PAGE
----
Some goods do not emit pollution when they are consumed, but they are produced. This is the case, for example, for electric vehicles. If countries import a lot of these goods, measuring their contribution to the problem of climate change by focusing solely on greenhouse gas emitted on their national territory can be misleading. This is because this contribution is also a function of the amount of c greenhouse gas embodied in the goods they import and consume. Therefore, countries with low emissions but relatively high rates of consumption may be net CO2 importers (i.e. France); whereas others that rely on export economies may be net CO2 exporters (e.g. China).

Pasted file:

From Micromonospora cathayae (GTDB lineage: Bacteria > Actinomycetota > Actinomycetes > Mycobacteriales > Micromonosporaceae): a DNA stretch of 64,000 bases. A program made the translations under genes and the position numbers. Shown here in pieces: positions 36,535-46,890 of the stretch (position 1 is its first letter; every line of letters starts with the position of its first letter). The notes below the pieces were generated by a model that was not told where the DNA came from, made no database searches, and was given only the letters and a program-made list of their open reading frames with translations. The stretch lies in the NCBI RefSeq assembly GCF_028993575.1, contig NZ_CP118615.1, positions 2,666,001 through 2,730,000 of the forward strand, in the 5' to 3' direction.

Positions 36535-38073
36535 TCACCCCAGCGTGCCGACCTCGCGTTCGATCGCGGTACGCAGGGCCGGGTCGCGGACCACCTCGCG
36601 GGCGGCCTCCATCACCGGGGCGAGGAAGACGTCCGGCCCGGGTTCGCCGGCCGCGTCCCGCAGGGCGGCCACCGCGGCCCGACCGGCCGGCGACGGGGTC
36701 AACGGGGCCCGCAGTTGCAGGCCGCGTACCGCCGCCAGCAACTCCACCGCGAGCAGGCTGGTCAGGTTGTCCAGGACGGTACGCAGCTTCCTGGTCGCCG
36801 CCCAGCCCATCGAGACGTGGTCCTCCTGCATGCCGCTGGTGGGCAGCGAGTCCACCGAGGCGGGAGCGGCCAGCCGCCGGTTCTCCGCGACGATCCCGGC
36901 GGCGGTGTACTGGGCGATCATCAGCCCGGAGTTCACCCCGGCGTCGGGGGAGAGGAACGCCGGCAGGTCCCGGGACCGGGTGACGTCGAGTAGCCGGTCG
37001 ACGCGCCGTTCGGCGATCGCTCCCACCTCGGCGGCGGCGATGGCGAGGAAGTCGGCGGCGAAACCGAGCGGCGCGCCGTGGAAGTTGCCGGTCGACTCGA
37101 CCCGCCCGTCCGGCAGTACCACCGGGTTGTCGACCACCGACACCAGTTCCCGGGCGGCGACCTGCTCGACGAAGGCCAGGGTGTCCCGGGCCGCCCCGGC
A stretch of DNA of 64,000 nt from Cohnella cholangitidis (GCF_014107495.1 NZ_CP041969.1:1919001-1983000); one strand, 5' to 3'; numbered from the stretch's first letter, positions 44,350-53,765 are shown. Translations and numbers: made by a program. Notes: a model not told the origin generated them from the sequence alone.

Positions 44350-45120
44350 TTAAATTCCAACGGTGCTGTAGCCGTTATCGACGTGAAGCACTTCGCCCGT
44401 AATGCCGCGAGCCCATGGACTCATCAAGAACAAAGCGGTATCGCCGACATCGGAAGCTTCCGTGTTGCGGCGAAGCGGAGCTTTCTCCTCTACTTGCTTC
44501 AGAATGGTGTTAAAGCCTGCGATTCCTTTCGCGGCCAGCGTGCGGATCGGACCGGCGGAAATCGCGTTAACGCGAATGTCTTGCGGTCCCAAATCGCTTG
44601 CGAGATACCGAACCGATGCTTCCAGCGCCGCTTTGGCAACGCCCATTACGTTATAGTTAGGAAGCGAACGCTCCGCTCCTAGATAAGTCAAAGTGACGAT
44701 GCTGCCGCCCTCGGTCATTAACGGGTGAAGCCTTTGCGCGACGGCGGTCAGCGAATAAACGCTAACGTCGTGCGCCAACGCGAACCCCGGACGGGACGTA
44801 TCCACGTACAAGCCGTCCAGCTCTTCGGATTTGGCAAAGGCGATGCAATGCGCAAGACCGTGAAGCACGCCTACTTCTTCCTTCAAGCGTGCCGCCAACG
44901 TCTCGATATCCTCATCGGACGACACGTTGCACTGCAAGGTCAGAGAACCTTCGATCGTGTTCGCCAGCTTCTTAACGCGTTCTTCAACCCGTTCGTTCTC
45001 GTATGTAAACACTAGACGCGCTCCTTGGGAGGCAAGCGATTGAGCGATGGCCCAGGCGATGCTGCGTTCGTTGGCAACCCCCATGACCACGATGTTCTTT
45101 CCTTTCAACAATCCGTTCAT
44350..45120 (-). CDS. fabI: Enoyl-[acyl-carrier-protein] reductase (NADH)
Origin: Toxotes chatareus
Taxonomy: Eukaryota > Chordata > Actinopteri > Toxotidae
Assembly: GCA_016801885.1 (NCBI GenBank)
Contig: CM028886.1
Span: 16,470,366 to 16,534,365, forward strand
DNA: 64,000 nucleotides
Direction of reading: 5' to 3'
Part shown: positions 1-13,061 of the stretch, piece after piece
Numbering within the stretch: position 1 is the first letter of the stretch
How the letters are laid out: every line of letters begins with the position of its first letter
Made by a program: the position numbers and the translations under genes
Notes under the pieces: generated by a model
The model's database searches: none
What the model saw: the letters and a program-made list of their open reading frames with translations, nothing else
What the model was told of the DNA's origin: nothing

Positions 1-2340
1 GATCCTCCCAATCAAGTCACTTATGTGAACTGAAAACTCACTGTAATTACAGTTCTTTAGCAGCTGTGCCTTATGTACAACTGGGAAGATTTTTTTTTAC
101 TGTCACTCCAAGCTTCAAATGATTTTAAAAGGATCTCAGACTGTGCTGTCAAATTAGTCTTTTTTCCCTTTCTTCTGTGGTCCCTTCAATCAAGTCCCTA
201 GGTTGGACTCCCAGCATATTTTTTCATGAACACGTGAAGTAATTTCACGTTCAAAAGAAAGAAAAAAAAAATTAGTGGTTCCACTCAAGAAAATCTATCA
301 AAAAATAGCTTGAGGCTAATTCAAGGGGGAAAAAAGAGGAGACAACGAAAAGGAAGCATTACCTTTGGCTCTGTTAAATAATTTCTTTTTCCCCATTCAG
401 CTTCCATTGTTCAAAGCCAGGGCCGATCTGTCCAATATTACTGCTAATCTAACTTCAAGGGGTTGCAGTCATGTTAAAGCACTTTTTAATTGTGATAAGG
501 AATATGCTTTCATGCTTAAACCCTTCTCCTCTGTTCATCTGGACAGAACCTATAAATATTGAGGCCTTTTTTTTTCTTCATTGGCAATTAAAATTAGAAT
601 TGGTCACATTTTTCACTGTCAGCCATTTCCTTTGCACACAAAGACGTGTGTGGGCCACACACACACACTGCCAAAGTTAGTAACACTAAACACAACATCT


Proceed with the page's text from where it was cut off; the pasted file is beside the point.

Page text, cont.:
This figure identifies net importers of CO2 (above the 0 line) and net exporter of CO2 (under the 0 line). Some countries had between 1990 and 2015 a relatively stable share of CO2 embedded in trade. This is the case of the United States and South Africa, for example. During the same period, Netherland went from being a net importer to a net exporter, while Indonesia went from being a net exporter to a net importer of CO2.